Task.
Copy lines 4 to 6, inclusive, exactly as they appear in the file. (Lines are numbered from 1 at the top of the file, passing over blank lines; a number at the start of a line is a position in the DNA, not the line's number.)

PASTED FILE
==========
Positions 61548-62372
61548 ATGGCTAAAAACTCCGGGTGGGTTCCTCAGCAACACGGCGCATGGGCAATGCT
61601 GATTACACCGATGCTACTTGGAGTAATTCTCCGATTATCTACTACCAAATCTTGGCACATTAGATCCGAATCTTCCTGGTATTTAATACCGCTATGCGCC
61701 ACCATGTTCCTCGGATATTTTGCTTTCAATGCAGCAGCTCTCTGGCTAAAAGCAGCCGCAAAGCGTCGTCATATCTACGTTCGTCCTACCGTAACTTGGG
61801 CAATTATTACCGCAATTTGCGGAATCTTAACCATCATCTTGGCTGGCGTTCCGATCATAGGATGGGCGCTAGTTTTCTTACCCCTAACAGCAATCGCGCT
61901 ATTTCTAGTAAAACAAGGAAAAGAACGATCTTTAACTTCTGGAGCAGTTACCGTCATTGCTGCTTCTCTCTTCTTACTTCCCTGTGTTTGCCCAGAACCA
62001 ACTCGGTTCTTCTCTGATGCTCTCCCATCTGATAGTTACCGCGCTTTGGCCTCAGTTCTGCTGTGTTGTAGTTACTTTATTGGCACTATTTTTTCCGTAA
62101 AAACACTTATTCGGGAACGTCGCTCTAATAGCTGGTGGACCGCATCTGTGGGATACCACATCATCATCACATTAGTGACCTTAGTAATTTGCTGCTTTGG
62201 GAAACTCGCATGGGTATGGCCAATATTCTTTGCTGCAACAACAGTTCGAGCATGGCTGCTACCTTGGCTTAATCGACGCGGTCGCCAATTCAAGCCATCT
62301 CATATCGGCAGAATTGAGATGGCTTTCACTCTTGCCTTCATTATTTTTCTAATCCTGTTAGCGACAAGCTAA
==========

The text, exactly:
61701 ACCATGTTCCTCGGATATTTTGCTTTCAATGCAGCAGCTCTCTGGCTAAAAGCAGCCGCAAAGCGTCGTCATATCTACGTTCGTCCTACCGTAACTTGGG
61801 CAATTATTACCGCAATTTGCGGAATCTTAACCATCATCTTGGCTGGCGTTCCGATCATAGGATGGGCGCTAGTTTTCTTACCCCTAACAGCAATCGCGCT
61901 ATTTCTAGTAAAACAAGGAAAAGAACGATCTTTAACTTCTGGAGCAGTTACCGTCATTGCTGCTTCTCTCTTCTTACTTCCCTGTGTTTGCCCAGAACCA